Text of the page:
‘Many have tried, none have succeeded.’
‘There’ve been others?’
She nodded and sank into a chair by the fireplace. ‘You all want my life for yourselves. No doubt the sniper you stopped was sent by another of our doppelgangers.’
‘So what? This is another universe?’
‘Exactly. My advisers tell me there are many parallel universes, but I’m the only version of us who made something of herself.’
‘Right.’ I settled in the chair opposite her and kicked my feet up on the coffee table. ‘Well, for the record, I’m not here to kill you. I came here by accident.’
She grimaced. ‘Right. So, tell me about yourself. Did you marry Stephen too?‘
I laughed. ‘Not a chance. Stole him the latest iPhone when we were dating, but when I got caught later on he said I sold it to him. Lost my internship in politics an’ struggled to get a job after that. Met my husband working retail, stackin’ shelves part time, an’ still work there.’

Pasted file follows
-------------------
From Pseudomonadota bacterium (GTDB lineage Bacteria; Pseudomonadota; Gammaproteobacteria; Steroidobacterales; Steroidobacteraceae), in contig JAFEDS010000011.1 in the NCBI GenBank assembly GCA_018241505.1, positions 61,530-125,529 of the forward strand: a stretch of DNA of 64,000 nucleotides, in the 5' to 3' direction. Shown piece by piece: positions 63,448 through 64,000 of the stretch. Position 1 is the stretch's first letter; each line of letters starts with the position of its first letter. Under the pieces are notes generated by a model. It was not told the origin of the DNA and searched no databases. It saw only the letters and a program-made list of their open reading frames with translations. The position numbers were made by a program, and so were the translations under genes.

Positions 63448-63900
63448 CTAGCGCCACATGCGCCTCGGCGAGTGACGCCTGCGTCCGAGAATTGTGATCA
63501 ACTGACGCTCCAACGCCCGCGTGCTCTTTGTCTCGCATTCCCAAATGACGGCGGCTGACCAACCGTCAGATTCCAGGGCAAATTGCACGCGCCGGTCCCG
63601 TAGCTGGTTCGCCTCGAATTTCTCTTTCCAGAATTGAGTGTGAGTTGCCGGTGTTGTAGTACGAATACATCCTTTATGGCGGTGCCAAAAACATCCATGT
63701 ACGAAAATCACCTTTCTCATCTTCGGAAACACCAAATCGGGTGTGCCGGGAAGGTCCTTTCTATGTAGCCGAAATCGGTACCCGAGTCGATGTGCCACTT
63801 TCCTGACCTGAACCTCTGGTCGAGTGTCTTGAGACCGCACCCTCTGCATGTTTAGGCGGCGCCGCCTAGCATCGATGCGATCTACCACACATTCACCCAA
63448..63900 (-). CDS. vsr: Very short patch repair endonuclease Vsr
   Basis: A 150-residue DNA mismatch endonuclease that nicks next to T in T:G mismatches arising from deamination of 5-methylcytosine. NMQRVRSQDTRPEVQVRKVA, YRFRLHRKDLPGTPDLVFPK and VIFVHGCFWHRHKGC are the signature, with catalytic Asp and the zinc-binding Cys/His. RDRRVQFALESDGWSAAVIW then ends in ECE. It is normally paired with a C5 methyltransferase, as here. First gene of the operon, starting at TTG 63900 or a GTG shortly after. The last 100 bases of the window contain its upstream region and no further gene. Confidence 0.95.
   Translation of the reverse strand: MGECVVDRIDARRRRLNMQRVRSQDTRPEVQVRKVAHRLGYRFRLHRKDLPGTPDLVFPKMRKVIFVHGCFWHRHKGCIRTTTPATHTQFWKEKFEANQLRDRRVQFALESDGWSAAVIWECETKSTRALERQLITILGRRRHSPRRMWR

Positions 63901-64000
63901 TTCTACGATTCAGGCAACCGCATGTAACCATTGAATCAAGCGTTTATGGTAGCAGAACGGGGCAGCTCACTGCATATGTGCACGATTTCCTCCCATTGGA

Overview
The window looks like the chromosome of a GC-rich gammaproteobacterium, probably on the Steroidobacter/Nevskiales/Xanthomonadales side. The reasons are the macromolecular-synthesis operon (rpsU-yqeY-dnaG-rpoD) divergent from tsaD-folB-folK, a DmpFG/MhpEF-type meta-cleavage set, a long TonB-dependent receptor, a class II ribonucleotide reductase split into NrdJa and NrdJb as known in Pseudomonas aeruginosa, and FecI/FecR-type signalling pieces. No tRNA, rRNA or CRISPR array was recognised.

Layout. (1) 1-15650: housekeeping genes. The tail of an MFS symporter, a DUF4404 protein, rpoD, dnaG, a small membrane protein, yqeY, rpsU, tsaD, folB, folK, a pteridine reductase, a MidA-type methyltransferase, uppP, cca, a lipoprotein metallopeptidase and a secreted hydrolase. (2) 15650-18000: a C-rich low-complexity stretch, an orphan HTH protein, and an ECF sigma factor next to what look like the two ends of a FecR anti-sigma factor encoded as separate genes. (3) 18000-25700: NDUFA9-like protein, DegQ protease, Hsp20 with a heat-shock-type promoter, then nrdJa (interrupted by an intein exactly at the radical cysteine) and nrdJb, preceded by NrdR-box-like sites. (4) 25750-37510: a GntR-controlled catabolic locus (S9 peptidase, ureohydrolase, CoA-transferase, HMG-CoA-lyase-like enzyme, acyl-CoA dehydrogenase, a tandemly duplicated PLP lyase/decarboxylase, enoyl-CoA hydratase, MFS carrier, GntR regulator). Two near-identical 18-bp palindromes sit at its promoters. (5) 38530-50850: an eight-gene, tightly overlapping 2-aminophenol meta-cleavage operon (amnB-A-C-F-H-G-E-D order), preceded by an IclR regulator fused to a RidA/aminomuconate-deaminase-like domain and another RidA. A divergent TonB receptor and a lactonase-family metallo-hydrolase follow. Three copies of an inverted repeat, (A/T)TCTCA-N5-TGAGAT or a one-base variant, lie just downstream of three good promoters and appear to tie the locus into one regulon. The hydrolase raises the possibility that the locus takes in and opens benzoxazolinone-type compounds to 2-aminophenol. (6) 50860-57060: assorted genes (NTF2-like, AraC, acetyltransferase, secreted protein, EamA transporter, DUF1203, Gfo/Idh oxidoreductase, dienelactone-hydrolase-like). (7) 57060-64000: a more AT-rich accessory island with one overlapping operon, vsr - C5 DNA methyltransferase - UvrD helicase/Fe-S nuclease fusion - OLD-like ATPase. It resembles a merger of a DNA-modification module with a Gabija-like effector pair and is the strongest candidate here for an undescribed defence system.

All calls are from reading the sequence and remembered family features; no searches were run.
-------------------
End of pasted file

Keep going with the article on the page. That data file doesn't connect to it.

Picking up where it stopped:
‘Sounds… nice. I work so much I barely see the husband, although I’m sure he married me for my money anyway, and spend my free time buttering up people I don’t like.’
I stood and stretched. Maybe losing the internship wasn’t so bad, if all it led to was a loveless marriage and working myself into an early grave. ‘So, can I get home, or am I stuck here?’
‘You don’t want to take my place?’
‘Nah. You sound miserable.’
Her face screwed up. ‘I have a mansion, a Mercedes, and riches beyond your wildest dreams.’
I scoffed and began to pace. ‘You work, what, 70 hours a week? What’s the point of all that shit if you can’t enjoy it?’
‘I get holidays!’
‘What about the rest of the year?’
‘I- Well I bet you don’t have much of a life!’